Tomorrow, the Huntington Library in California will present a ‘Brown Bag Play Reading’ of Robert Yarrington’s Two Lamentable Tragedies, printed in 1601.The Huntington holds one of the few surviving copies of the play, which is rarely studied or taught, and has never, to my knowledge, been performed in modern times.
Two Lamentable Tragedies is a ‘two-folde tragedy’ composed of two intertwined narratives.One dramatises a true, and recent, murder of one neighbour by another, and is set in contemporary London. The other portrays the murder of an orphaned boy at the hands of his aunt and uncle, who covet his inheritance. It is a fictional narrative, and is set in Padua.
Two Lamentable Tragedies is unique in pairing a traditional, elite tragedy with a true and recent neighbourhood murder. The narrator figure Truth introduces the play as presenting ‘two shewes of lamentation’, of which ‘the one was done in famous London late’, and ‘the other father off, but yet too neare’.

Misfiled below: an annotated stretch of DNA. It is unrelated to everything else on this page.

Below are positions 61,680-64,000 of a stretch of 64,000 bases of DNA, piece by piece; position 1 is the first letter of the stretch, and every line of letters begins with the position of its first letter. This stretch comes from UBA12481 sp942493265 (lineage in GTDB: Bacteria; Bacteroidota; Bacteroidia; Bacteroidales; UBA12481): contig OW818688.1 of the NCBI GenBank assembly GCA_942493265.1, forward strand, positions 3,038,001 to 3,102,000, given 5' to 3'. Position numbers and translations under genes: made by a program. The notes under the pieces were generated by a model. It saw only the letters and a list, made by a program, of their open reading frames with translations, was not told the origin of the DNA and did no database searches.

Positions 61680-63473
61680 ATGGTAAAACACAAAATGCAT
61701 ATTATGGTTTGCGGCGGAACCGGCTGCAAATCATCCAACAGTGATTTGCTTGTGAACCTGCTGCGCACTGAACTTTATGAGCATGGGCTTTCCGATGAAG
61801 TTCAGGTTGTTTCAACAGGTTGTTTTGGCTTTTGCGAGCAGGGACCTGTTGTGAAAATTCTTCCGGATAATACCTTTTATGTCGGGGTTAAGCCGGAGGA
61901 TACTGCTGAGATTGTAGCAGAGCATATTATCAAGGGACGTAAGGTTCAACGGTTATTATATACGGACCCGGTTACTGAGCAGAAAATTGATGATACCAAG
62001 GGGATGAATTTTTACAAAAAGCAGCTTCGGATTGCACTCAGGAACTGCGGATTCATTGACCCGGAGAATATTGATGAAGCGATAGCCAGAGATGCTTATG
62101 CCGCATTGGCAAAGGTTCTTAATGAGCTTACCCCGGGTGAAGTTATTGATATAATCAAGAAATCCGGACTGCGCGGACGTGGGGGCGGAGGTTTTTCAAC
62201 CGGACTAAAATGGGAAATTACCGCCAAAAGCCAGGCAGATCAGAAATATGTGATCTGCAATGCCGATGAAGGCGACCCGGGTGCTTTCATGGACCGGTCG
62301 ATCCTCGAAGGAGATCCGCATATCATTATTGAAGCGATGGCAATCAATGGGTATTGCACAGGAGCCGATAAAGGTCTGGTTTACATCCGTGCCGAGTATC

At this play reading, a number of readers and staff have kindly volunteered to assist me in reading one of the two lamentable tragedies aloud.We will be reading only the ‘true’ tragedy which stages a recent crime: in Thames Street in contemporary London, a tavern-keeper, Master Merry, kills a neighbouring shopkeeper, Master Beech, in a fit of avarice and envy. This is the more unusual, and the more significant, of the two tragedies.
The murder takes place in Merry’s own home, upon a stairway; Merry lures Beech into the building under false pretences, and hits him on the head with a hammer until he is dead. Merry then kills Beech’s young manservant, Thomas Winchester, to avoid detection; and makes his sister and his manservant complicit in the disposal of the body.
Merry’s crime leaves physical traces across London, and a diverse cast of characters, including watermen, a gentleman and his spaniel, and numerous suspicious neighbours, find evidence of the crime, discover the suspect, and bring about Merry’s condemnation and execution.
The play is fast-paced, exciting and gory; in many ways, it is a significant forerunner of modern detective novels and crime television dramas. The readers tomorrow will include Professors of English, PhD students and staff at the library (with backgrounds in amateur dramatics). This play reading may be the first time the play has been read in public in over 400 years. I look forward to reporting how the readers and audience react…